Mercury Marine, BMW, Porsche, Mercedes Benz and other engine manufacturers use a special aluminum alloy cylinder material filled with very hard, glass-like particles. You need to know the do’s and don’ts when honing this alloy.
Alusil®, Lokasil®, Silitec®, DiASil, Mercosil, ALBOND® — it sounds like a foreign language, but these are all trade names or trademarks for what is generically known as hypereutectic aluminum, a new/old material for cylinder bore wear surfaces. Hypereutectic aluminum is both new and old. Its cousins, hypoeutectic and eutectic aluminum, have been used for pistons and connecting rods for a number of years. Hypereutectic aluminum saw one of its earliest applications as the wear surface in an unlined cylinder in some Porsche engines in the 1960’s. The 1971 Chevrolet Vega was the first true production automotive engine with a liner-less hypereutectic aluminum cylinder bore as the wear surface. Despite the car’s reputation, the cylinder concept was ahead of its time.
No matter what trade name is used for this alloy or how the cylinder was created, this material is something rebuilders should understand because it may represent the future of cylinder technology and will probably start showing up more frequently in rebuild shops.
When properly finished, hypereutectic aluminum presents a surface to the piston rings that’s roughly equivalent to glass. The resulting engine has lower friction, excellent sealing, improved dimensional stability, improved heat dissipation, reduced weight, better recyclability, lower manufacturing cost and higher durability – compared to the traditional aluminum block with cast-iron cylinder liners.
Since gasoline burned and forced a piston down a cylinder for the first time, aluminum has been the metal of choice when light weight was the most critical requirement for an internal combustion engine. This is as true today as it was in 1902 when the Wright Brothers were unable to purchase a suitable commercial engine for their experimental airplane and built their own, casting the aluminum block.
Automotive OEMs seized upon aluminum for the same reason and found manufacturing advantages, too: lower cost casting processes and easier machining. Aluminum automotive engine blocks are pretty much the norm today, and the standard solution for a cylinder wear surface has been, and still is, a gray iron liner. While low-cost, durable, and easy to manufacture (the key decision points for OEM’s), engines using the iron-liner solution have inherent disadvantages in weight, size, thermal conductivity, differential thermal expansion and recyclability.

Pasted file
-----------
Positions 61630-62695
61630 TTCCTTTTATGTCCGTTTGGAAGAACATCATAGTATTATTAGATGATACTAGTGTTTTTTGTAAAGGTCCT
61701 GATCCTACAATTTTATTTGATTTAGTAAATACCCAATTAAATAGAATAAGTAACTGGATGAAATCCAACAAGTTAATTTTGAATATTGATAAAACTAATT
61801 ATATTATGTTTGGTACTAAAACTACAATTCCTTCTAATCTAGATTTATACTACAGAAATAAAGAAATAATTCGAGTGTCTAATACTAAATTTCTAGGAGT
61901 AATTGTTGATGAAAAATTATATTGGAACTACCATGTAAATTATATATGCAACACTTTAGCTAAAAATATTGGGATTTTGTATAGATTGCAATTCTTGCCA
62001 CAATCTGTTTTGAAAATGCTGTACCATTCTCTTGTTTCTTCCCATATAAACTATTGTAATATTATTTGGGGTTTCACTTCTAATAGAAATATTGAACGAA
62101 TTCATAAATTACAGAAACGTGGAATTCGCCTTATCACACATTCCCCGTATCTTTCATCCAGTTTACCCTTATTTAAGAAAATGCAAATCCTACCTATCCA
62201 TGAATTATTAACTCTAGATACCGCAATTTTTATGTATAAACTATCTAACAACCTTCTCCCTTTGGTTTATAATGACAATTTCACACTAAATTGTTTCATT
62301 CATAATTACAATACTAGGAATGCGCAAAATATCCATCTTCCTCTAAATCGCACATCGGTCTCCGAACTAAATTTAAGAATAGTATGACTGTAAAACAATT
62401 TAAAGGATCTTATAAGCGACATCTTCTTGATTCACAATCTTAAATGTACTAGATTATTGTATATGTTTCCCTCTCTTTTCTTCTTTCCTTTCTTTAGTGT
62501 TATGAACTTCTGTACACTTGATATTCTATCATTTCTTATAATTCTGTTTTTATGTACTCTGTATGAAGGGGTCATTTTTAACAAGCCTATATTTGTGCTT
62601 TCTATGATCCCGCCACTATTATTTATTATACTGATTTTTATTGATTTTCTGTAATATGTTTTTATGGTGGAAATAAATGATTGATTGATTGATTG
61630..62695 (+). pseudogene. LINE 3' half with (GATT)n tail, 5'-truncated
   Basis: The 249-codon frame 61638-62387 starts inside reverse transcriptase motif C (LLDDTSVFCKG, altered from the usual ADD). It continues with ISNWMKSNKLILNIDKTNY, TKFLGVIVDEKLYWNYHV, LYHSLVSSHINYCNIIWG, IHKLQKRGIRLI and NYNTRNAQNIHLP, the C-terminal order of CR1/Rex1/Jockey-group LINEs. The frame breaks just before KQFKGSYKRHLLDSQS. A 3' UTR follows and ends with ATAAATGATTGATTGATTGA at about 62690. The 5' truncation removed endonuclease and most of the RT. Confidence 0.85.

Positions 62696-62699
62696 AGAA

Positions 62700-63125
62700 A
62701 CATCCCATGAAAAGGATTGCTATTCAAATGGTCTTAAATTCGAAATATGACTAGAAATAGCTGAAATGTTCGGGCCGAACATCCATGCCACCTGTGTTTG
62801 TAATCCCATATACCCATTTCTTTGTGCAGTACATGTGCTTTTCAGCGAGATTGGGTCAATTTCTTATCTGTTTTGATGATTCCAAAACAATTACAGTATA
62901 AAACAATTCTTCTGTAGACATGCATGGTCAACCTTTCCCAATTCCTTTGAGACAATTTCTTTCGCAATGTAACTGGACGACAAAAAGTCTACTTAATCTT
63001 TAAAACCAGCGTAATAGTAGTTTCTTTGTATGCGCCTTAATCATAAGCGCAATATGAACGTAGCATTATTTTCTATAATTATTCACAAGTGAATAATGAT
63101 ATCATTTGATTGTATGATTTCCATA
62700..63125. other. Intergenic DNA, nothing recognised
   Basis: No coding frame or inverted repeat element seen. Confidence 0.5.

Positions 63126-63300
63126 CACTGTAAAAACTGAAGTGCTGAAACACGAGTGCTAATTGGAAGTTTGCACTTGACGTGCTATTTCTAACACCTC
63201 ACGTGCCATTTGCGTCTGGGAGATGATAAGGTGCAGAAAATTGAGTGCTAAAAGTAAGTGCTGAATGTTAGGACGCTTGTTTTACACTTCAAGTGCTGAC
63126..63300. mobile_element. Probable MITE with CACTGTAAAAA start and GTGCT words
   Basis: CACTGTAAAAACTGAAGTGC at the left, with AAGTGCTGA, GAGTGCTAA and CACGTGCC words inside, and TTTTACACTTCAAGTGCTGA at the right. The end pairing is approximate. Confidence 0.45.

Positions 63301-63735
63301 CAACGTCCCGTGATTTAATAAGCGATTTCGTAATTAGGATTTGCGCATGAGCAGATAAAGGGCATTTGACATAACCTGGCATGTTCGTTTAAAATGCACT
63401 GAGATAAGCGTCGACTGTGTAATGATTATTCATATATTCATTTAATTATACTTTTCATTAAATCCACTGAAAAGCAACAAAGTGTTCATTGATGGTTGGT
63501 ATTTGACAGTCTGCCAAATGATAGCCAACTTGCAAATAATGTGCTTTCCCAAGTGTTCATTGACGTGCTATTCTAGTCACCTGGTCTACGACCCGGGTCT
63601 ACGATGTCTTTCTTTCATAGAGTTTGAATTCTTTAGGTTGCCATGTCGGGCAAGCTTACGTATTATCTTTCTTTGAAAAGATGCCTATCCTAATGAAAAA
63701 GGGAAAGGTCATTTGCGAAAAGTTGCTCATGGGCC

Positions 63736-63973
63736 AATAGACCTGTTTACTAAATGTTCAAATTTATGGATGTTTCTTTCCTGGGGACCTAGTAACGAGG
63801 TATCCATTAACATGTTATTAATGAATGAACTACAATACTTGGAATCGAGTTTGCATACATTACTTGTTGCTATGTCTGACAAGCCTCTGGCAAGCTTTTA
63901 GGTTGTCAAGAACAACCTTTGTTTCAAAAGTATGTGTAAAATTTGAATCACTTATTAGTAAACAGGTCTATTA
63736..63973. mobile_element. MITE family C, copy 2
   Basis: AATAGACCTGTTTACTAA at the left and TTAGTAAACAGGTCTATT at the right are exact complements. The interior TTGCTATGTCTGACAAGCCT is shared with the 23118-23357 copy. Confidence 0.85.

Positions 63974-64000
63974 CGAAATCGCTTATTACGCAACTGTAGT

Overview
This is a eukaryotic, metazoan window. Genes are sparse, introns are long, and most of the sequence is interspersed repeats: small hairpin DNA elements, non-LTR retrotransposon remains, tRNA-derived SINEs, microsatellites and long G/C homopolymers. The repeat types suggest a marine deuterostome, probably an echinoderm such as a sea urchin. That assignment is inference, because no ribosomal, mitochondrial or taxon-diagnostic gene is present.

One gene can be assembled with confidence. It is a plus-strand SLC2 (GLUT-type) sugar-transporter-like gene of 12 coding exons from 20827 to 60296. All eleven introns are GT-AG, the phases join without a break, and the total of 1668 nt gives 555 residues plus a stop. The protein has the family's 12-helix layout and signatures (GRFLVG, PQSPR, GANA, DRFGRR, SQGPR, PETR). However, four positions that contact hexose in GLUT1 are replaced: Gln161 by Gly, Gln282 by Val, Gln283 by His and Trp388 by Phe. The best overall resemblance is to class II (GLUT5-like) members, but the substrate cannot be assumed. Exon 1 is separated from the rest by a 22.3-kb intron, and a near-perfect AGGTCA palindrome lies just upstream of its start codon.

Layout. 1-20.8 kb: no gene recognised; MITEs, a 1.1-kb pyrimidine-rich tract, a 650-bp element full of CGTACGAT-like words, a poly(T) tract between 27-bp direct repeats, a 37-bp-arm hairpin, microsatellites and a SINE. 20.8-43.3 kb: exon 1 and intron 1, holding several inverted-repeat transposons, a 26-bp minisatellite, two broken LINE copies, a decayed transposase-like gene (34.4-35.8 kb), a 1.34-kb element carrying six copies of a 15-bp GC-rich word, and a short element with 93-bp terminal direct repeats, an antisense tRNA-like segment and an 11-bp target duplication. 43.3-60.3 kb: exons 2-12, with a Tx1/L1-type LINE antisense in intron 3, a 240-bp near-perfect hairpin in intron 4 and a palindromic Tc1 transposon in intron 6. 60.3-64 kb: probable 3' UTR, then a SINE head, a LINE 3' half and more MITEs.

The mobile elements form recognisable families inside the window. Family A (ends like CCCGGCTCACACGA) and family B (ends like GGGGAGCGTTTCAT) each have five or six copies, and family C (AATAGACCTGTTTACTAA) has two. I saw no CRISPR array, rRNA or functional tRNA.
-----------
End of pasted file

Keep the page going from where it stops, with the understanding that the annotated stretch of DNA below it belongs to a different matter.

Consider that a minimum land width between cylinders must still be maintained, even with an iron liner. So the liner-equipped engine is still unnecessarily large, still has differential expansion and reduced heat dissipation issues, still needs a heavier and larger cooling system, etc.
A major advance came in 1971 when GM used Reynolds A390 aluminum alloy in the linerless Vega block. A390 is a hypereutectic alloy saturated with silicon, such that silicon particles are dispersed throughout the alloy similar to chocolate chips in cookies. “Saturated” is the key word. Small amounts of silicon will dissolve in aluminum and become inseparable, but above the saturation point (the “eutectic” point), silicon will precipitate out in crystal form. Typically, this begins to take place at around a 12% silicon concentration, and the hypereutectic cylinder surfaces in use today range from 12% to 20% or more in silicon concentration. Depending on the manufacturer, traces of other elements likely to be in the alloy can include copper, manganese, magnesium, phosphorus and strontium.
After traditional machining of the Vega engines, the factory cylinder surface was produced by chemical etching to create a surface where individual silicon particles protruded a small distance (perhaps 1.0 µm/0.00004″ or a little more back then) above the aluminum cylinder surface. This process in cylinder preparation was, and still is, called the exposure step, whether done by the OEM or rebuilder. The intent is for the piston rings to ride on the silicon particles, not the aluminum cylinder wall.
Hypereutectic aluminum cylinders have evolved considerably since the Vega. And while GM led the way with the Vega engine, today Europe and Japan are leading the trend to the linerless aluminum block. OEM’s using the material include Mercedes, Audi, Porsche, BMW, Volvo, VW, Jaguar, Yamaha, and Honda. Manufacturers of power sport vehicles, outboard motors and compressors also use hypereutectic cylinders.
Finishing without chemicals
For the OEM, chemical etching of the cylinder wall was a non-traditional process and an intermediate step. The OEM wants to pour the block and put it in a transfer line. Chemical etching also became increasingly burdensome as environmental regulations tightened.
Whether it’s in a rebuild shop or an OEM plant, the key to preparing the cylinder surface is to expose a tribologically optimized wear surface of silicon that withstands the grinding friction of pistons rings on the bore surface. This requires relieving a small amount of aluminum from around the silicon particles. The ideal surface should have flats on the silicon crystals and crystal protrusion of 0.5-1.0 micron above the aluminum, with a minimum of holes (crystals torn from aluminum) and fractured crystals. The end product can be visualized as lily pads (hard silicon) sitting on still water.